COLUMBIA, SC — The S.C. Department of Consumer Affairs will start a new identity-theft division next week.
The four-person division will educate South Carolinians in stopping theft of their personal data and guide victims who are hit by crooks, department spokeswoman Juliana Harris said.
The unit, led by Consumer Affairs attorney Marti Phillips, also will work to enforce state identity-theft laws, including notices that must be sent to victims of large-scale data breaches and letters from credit-reporting agencies when a South Carolinian disputes fraudulent data on credit histories, she said.
An ID theft unit that debuts Tuesday is part of a sweeping state legislative proposal introduced after hackers stole personal financial information belonging to 6.4 million S.C. taxpayers and businesses last year from the S.C. Department of Revenue.
The theft, which included Social Security numbers, was the nation’s largest breach at a state agency.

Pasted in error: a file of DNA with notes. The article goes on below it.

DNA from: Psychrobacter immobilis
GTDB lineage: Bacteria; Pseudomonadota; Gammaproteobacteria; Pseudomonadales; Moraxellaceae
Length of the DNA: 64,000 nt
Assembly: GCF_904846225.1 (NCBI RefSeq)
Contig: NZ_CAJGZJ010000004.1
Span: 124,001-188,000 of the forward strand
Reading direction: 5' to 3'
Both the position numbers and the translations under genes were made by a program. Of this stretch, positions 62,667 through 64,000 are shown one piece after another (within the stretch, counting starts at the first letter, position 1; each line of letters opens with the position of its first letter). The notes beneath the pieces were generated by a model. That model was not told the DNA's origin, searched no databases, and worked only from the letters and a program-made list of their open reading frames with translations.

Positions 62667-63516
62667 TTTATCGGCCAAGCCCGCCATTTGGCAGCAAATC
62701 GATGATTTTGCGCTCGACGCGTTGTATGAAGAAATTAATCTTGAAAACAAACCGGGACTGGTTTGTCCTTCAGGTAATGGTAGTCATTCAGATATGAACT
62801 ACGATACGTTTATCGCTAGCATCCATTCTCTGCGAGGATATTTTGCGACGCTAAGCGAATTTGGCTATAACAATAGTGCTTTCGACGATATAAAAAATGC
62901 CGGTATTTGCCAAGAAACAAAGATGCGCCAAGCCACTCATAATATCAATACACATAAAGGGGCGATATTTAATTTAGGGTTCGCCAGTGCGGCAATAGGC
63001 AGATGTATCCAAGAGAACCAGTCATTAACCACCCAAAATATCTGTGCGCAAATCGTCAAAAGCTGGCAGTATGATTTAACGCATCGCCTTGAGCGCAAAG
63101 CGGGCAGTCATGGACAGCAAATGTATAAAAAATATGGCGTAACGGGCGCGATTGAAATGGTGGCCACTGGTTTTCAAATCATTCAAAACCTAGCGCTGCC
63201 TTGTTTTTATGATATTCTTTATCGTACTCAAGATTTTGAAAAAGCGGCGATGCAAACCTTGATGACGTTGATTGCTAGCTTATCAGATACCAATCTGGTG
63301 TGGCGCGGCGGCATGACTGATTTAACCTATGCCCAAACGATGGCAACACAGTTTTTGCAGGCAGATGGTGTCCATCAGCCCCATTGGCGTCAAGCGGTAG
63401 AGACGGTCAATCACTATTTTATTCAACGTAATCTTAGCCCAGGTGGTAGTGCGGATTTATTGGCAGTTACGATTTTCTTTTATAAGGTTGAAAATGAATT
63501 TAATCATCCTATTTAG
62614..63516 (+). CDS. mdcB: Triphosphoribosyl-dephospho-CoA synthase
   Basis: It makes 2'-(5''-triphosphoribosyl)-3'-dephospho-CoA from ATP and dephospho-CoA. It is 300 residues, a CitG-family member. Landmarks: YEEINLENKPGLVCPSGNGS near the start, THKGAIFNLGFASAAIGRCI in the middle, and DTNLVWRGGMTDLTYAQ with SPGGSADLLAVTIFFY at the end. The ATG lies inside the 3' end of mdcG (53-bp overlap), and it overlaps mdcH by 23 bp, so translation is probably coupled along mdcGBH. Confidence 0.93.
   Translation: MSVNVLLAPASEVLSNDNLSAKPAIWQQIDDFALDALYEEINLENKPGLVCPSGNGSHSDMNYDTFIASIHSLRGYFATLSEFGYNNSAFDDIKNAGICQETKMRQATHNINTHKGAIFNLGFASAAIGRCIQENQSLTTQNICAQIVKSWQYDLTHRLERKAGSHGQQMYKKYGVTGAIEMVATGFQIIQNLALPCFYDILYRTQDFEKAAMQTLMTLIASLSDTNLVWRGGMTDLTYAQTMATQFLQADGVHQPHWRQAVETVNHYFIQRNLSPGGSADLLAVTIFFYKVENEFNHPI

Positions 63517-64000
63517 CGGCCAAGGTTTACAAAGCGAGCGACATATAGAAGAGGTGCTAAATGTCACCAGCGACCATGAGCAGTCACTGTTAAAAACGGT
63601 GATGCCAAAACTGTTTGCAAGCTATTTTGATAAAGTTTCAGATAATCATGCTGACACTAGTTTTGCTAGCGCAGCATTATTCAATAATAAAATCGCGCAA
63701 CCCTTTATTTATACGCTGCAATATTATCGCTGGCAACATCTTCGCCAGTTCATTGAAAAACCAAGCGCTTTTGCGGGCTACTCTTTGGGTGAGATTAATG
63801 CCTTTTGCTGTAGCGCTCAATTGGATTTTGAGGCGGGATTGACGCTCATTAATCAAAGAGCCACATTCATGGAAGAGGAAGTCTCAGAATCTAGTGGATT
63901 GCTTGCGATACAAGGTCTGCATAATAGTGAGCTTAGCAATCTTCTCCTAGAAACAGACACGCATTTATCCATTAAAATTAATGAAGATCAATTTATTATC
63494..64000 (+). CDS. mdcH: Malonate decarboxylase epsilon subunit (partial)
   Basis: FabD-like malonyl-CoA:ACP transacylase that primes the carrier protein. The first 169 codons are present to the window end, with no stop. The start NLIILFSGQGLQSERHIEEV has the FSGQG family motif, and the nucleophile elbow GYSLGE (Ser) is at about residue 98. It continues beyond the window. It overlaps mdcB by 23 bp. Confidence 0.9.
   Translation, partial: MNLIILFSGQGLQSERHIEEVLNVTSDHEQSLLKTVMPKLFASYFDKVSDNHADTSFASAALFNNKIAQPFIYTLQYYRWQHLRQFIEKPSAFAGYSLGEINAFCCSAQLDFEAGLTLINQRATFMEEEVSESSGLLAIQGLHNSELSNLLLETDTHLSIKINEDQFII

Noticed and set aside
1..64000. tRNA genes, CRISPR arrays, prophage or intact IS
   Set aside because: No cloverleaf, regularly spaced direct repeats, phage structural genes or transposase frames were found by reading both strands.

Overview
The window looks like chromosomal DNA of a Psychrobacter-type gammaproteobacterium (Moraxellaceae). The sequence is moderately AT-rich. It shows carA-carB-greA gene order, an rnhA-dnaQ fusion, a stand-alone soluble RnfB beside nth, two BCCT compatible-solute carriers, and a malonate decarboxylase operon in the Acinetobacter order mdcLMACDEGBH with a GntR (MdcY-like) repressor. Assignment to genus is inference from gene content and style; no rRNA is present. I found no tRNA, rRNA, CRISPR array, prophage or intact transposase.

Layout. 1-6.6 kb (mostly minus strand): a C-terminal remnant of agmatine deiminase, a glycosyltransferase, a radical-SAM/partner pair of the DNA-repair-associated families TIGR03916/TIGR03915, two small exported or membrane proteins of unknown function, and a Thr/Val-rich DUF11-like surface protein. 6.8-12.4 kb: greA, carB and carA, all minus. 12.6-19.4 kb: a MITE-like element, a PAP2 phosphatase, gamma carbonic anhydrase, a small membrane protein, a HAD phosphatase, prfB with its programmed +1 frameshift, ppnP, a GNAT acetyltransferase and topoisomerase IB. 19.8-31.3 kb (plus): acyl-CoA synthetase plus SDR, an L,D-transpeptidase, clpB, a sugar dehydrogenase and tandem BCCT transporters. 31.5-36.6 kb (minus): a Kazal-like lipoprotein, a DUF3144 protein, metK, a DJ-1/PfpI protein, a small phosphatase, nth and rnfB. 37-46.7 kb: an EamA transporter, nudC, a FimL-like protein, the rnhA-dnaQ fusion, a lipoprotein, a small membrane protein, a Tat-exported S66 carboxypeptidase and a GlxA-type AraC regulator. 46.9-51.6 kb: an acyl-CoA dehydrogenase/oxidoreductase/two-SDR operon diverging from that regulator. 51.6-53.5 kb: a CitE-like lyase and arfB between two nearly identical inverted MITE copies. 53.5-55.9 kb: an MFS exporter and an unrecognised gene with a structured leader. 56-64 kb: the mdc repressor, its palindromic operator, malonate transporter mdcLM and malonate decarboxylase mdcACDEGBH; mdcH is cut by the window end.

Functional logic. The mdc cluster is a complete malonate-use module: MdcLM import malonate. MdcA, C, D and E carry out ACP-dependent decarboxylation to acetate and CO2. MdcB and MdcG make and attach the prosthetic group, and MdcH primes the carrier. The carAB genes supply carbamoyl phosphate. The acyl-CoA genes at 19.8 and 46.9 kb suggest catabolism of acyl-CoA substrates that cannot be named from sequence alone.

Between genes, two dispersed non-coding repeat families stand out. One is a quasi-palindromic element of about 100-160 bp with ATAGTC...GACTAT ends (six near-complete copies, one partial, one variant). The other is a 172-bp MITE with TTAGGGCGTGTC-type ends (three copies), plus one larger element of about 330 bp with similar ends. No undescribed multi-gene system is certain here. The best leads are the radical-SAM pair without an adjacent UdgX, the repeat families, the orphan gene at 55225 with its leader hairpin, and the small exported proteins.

The bill, which includes centralizing state computer security management, passed the state Senate but was not taken up by the House before this year’s session ended. The House is expected to vote on the bill next year.
Lawmakers gave Consumer Affairs $233,000 in the budget to start the ID theft unit this year. The agency added three workers with the new unit for a total of 38 employees, Harris said.
The state tentatively awarded a contract this week worth up to $8.5 million to Texas-based CSID for a second year of free credit-report monitoring for S.C. hacking victims. The current $12 million, one-year contract with Experian covers taxpayers and businesses for 12 months after they enrolled between October and March.